Checking a vintage camera’s uncoupled exposure meter

This is another article in my series about checking the health of vintage cameras in which I’m going to deal with checking an uncoupled exposure meter. There were a large variety of exposure meters fitted to cameras ranging from simple meters which just measure the amount of light, right up to complex systems which set the camera automatically for the correct exposure. I’m going to try to deal with all types in my ‘Checking the health of your vintage camera‘ […]

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Checking a vintage camera’s shutter

This post is the next in my series about testing the health of your vintage camera. It┬ácovers how to test the shutter which, along with the aperture, is one of the most important parts of any camera since it controls the amount of light reaching the film. Initially it covers focal plane shutters, but will eventually be expanded to cover other shutter types. If you’re not sure if your camera has a focal plane shutter then open the back of […]

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Checking a vintage camera’s aperture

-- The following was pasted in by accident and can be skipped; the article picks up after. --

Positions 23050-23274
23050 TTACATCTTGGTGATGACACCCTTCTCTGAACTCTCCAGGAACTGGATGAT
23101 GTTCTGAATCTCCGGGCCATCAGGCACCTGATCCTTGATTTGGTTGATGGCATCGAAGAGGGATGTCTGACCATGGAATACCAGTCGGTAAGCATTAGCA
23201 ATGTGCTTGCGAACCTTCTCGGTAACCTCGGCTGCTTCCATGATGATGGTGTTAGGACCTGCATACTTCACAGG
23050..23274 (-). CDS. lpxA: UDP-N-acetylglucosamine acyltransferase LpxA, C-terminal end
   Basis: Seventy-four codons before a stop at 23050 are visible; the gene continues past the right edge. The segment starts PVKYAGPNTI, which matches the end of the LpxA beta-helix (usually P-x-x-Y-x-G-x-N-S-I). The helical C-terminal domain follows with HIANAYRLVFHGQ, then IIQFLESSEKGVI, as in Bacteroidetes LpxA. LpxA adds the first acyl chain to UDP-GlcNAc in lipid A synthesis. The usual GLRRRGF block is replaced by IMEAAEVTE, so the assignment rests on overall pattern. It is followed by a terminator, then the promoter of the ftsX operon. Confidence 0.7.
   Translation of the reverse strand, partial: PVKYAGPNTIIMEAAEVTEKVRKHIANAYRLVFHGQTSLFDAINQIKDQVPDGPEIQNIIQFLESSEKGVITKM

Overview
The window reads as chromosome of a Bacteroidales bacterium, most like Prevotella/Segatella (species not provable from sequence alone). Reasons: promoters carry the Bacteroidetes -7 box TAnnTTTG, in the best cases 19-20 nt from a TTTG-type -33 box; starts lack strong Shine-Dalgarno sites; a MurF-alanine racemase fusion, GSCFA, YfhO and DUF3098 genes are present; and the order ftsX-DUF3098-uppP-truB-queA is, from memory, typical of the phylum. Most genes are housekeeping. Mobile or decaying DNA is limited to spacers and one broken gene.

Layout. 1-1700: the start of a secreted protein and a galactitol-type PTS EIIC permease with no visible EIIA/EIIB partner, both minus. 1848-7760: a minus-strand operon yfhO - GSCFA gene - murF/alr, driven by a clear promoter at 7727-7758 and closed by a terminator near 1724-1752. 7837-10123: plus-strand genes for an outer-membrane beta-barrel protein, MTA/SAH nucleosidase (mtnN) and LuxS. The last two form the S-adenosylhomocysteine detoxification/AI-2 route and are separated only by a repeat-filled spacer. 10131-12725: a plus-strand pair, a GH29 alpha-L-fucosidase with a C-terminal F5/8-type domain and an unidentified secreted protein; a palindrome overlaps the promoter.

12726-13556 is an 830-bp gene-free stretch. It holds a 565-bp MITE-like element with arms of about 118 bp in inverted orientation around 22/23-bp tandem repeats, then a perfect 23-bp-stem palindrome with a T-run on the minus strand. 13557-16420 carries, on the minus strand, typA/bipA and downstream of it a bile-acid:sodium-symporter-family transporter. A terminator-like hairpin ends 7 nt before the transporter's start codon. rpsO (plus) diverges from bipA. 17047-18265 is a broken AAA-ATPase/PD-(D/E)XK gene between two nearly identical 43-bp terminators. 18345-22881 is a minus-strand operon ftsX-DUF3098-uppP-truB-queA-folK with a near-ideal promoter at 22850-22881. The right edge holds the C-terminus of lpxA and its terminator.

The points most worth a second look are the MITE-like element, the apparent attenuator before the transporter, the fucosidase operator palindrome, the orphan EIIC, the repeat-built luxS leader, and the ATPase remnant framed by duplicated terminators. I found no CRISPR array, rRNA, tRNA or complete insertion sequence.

One of the most important parts of any camera are the combination of shutter and aperture which determine how much light is allowed through the lens and onto the film. It’s also one of the most common problem areas for vintage cameras with aperture blades sticking due to oil contamination and focus rings becoming stiff from old grease and dirt. How you test the aperture depends to a great extent on if you are dealing with an automatic or a […]

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How to check the health of a vintage camera

This post attempts to answer the question ‘Is my vintage camera still working’? I started to write it as an answer to a comment when a reader asked for help to determine if a camera she owned was working properly. However, after a few minutes it became apparent that it is too complex a question to answer as a simple comment reply so I thought I’d instead write a full post with some guidance and details of the sort of […]

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